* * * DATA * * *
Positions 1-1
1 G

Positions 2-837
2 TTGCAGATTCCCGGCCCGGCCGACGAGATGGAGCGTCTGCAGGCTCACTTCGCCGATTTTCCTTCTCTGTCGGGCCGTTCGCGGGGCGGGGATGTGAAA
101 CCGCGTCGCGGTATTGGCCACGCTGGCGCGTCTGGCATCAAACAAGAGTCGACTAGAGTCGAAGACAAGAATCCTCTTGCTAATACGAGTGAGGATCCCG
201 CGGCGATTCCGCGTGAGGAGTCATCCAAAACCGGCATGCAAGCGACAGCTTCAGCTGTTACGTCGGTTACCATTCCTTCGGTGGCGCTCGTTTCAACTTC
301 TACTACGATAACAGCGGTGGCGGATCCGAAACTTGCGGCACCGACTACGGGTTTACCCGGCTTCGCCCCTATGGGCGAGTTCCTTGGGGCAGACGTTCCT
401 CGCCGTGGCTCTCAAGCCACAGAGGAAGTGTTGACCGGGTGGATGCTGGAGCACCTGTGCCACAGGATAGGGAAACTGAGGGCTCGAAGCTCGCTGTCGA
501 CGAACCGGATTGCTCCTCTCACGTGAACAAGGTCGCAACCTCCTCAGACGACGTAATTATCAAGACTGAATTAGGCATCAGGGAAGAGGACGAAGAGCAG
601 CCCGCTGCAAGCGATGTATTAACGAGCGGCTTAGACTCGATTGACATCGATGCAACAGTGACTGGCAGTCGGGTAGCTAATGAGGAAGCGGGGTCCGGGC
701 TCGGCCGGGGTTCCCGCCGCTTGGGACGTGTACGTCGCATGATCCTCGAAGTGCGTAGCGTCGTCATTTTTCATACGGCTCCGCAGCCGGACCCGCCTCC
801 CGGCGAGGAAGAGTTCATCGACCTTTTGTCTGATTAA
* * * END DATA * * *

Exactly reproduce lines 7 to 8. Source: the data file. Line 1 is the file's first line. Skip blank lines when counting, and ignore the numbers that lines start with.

301 TACTACGATAACAGCGGTGGCGGATCCGAAACTTGCGGCACCGACTACGGGTTTACCCGGCTTCGCCCCTATGGGCGAGTTCCTTGGGGCAGACGTTCCT
401 CGCCGTGGCTCTCAAGCCACAGAGGAAGTGTTGACCGGGTGGATGCTGGAGCACCTGTGCCACAGGATAGGGAAACTGAGGGCTCGAAGCTCGCTGTCGA